Pretrial release means low cost and few conditions. These are the two biggest program advantages. The major drawback is that the wheels of justice sometimes turn slowly. Release may take several hours, or even several days. In Level II cases which require extensive evaluation, the delay may be even longer.
To expedite release in these cases, Brainerd lawyers may still use the cash bail system. Once the defendant posts money or security, the defendant is released straightaway.
Assume the defendant is arrested for a first DUI with no enhancements. Typically, bail for this offense would be around $1,000. The defendant could post the entire amount with the sheriff. After the case is over, the sheriff refunds the money, minus a processing fee. Or, the defendant could hire a bonding company to post security. Most bonding companies charge a 10 percent nonrefundable premium. A Brainerd lawyer might be able to post security as well.
Bail Reduction Hearing
In most cases, no one benefits from pretrial detention. The cash-strapped county bears all the costs for feeding and housing the inmate. There’s also a substantial liability risk. Falls and other injuries are common in these situations. There are some obvious, and significant, drawbacks for the defendant as well.
So, if the defendant cannot make bail, a Brainerd lawyer can request a bail reduction hearing. At this hearing, the only issue is the likelihood of appearance at trial. Some factors include:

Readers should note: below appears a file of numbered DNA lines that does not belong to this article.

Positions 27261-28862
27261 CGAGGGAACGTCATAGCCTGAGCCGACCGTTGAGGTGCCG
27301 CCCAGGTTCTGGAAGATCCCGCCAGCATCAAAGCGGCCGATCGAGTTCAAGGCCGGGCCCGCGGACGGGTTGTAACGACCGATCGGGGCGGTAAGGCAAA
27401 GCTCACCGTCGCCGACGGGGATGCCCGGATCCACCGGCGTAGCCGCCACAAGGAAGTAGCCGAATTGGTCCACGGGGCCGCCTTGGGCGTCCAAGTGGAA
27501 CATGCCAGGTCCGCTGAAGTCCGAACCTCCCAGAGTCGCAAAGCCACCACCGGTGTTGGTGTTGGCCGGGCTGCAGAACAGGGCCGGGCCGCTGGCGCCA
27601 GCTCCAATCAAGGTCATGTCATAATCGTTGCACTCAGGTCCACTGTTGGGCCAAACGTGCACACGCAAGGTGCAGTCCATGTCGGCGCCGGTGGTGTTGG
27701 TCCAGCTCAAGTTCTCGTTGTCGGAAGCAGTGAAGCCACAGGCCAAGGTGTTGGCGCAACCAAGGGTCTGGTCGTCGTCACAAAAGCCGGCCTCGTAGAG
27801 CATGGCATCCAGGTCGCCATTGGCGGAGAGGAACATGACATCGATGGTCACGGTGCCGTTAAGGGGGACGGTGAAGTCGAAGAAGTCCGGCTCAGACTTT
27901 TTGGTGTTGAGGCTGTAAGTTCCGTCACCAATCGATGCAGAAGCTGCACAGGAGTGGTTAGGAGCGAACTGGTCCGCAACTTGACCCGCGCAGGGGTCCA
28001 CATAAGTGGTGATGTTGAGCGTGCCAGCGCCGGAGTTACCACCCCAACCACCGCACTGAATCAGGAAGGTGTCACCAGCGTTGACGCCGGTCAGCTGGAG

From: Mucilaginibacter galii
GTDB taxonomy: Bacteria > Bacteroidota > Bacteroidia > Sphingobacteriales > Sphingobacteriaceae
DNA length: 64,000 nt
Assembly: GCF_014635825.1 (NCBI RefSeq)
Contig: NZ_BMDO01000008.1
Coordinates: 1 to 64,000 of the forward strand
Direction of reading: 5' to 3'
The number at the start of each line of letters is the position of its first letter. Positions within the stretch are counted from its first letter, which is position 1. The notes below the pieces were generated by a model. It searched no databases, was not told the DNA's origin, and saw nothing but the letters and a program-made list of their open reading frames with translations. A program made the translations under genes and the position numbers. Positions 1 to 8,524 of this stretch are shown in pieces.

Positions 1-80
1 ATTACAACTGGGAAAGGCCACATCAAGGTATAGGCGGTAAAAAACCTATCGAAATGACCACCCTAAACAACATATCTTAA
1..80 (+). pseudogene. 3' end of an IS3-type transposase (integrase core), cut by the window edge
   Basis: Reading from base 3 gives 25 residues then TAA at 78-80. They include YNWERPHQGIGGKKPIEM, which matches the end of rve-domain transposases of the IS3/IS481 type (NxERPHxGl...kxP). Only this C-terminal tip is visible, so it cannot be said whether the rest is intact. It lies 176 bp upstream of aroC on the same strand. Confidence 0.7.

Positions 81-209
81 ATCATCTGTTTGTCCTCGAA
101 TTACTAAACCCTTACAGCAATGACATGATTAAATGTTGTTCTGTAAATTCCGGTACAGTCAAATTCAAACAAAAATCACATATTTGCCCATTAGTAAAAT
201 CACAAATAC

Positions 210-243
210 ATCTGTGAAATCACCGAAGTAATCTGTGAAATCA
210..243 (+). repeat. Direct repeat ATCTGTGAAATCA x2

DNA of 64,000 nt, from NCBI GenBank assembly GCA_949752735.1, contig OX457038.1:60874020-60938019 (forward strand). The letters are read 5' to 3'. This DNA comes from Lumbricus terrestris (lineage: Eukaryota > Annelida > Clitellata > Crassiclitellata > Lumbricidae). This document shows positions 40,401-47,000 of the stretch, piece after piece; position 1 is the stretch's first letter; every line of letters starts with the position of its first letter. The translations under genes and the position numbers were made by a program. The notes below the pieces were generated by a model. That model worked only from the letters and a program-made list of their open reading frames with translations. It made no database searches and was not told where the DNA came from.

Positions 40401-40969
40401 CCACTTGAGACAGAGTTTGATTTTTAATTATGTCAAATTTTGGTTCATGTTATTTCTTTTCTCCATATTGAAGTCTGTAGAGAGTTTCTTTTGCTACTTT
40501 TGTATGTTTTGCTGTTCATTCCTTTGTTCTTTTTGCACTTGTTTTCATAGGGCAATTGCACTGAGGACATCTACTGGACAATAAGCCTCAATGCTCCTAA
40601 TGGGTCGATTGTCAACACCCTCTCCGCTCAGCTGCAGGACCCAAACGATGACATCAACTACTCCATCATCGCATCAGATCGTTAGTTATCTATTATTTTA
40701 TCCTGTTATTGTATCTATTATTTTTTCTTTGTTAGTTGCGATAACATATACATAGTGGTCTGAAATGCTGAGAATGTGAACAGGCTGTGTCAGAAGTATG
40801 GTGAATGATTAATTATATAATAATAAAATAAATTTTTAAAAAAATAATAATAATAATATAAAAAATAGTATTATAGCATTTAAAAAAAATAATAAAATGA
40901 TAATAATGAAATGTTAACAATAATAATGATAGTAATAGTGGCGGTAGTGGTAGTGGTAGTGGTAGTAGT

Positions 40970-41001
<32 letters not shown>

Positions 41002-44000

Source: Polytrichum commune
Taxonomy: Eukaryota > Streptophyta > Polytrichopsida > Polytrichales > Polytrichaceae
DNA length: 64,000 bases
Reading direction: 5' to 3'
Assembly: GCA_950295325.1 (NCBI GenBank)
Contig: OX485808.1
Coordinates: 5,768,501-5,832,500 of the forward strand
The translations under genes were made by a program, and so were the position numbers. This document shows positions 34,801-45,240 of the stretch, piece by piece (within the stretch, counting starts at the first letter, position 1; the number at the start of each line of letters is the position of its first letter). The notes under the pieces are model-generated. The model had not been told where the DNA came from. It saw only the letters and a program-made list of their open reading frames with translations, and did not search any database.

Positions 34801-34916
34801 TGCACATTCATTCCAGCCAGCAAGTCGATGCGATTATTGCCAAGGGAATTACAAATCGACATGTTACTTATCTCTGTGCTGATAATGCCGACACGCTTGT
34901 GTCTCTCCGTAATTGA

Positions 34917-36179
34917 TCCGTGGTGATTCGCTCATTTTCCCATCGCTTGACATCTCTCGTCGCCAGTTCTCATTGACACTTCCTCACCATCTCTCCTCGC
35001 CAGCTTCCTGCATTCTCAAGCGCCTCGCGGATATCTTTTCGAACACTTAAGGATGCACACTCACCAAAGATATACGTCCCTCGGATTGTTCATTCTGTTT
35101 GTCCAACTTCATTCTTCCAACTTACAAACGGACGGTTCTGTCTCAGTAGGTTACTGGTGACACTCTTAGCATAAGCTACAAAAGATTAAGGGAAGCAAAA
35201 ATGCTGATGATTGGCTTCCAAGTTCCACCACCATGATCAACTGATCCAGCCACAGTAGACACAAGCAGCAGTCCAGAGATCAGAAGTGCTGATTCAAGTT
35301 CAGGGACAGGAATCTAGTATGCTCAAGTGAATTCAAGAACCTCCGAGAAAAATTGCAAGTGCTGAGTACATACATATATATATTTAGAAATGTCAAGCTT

- Severity of Offense: Defendants who face misdemeanor charges are more likely to remain for trial than those who face serious felony charges.
- Amount of Evidence: By the same token, if the state’s case is strong, there is a greater likelihood of flight. As a side note, Brainerd lawyers sometimes use bail hearings for discovery purposes. It’s much easier to prepare a defense if you know exactly what you are up against.
- Ability to Travel: Some defendants have things like money, passports, drivers’ licenses, contacts in other parts of the country or world. Other defendants lack some or all of these things. Moreover, they have jobs and families in the local area.
- Threat to Community: This factor is not limited to violent threats against alleged victims or possible witnesses. DUIs arguably represent a threat to the community as well. To mitigate this factor, Brainerd lawyers often propose compromises, such as an Ignition Interlock Device or house arrest.
- Ability to Pay: For example, if a Brainerd lawyer argues that $10,000 is too high, the next logical question is what amount the defendant can manage.
After the hearing, the judge can reset the bail amount in accordance with the evidence. Or, the judge can do nothing or even increase the bail amount.
Call Today To Speak With A Brainerd Lawyer From Carlson & Jones
Pretrial release is usually an option in Crow Wing County. For a free consultation with an experienced Brainerd lawyer, contact Carlson & Jones, P.A. Convenient payment plans are available.